But do you really need an agent just yet? It sounds odd but actually they are going to be a lot more interested in you if you've got some solid voicing experience under your belt before you start to pester them for representation.
Certainly a good agent will greatly improve your earnings and supply you with regular work but equally there are many voices languishing unused on agency books. I can think of one agency in particular which has 100 or more voices on its books. Their top people work regularly but the rest don't get a look in - the agent is too busy worrying about his star clients. Agencies do hire but they tend to hire by developing relationships with voices they know.
With the advent of online voiceover portals many agencies are booking voices without actually going to the trouble of representing them. The relationship builds and eventually they slot into the agency by default.
(By the way that's a two way street. Many savvy voices are now representing themselves and are represented by more than one agent to find as many outlets as possible for their voice. Having said that, the traditional model of putting all your work via one agent is under threat but still very much in place at the top of the food chain. If you have a top agent you won't want to upset them by touting for work outside of that relationship.)
If you're at all familiar with voiceover portals you'll instantly see the advantages. You're on the internet 24/7; you have your own URL (web address) without having to set up your own site; you can be searched by producers in various ways and you can take advantage of other online databases to send your link to potential clients. The better portals will offer free advice and information about aspects of the industry and directories of relevant contacts. Several portals are very established while the newer ones have highly advanced features and appear much more functional than their older rivals.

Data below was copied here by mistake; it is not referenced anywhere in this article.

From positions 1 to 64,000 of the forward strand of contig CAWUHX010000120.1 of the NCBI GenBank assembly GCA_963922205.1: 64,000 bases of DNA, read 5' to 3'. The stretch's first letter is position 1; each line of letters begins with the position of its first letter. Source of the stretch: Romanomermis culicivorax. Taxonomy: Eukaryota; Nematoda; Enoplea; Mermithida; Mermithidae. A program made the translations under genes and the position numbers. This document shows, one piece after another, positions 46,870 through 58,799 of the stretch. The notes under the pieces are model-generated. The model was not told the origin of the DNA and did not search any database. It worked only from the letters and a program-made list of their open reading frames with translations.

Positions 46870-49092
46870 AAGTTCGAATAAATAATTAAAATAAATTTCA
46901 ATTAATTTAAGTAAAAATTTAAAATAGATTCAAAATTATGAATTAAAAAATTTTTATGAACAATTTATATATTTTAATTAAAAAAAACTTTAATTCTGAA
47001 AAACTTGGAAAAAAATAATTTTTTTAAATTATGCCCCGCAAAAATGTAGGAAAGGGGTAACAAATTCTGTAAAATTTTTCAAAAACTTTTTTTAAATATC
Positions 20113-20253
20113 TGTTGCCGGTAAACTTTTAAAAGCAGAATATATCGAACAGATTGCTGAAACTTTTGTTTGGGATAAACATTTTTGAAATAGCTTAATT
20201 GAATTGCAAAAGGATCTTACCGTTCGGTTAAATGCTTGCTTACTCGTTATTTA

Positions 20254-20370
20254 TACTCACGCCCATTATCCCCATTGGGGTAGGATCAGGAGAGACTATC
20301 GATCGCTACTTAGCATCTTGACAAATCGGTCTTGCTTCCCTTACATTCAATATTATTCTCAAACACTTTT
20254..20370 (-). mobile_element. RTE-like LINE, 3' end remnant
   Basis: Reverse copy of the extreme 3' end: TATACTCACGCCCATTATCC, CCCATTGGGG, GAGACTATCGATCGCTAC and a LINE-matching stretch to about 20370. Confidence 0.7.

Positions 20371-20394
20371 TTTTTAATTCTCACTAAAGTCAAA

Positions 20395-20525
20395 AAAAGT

Studios are strange places populated by sound engineers who don't see much sunlight. But remember they are your friends. They make you sound good; they help you drop in just after where you inexplicably fluffed for the fifth time and they make you come across as being better than you probably are. Learn the jargon and get a reputation for turning up early and being professional. These are the shortcuts to recommendations and repeat business. The same goes for producers and the money people who pay your invoices - network with anyone who might be useful!
As you develop your skills and find you have a good client base you might want to think about setting up a home studio, perhaps even with an ISDN capability. This is particularly useful for voices that do a lot of radio spots or who live outside London. The advantages are that you are more competitive and can save the production company time by editing your own .wav files. This makes using you convenient and in all probability very good value. The disadvantage is that you could find yourself very isolated as the business is very much one of networking in the pub after the session.
Here it is in a nutshell: be proactive and be professional. The industry is very competitive and luck and timing play a big part.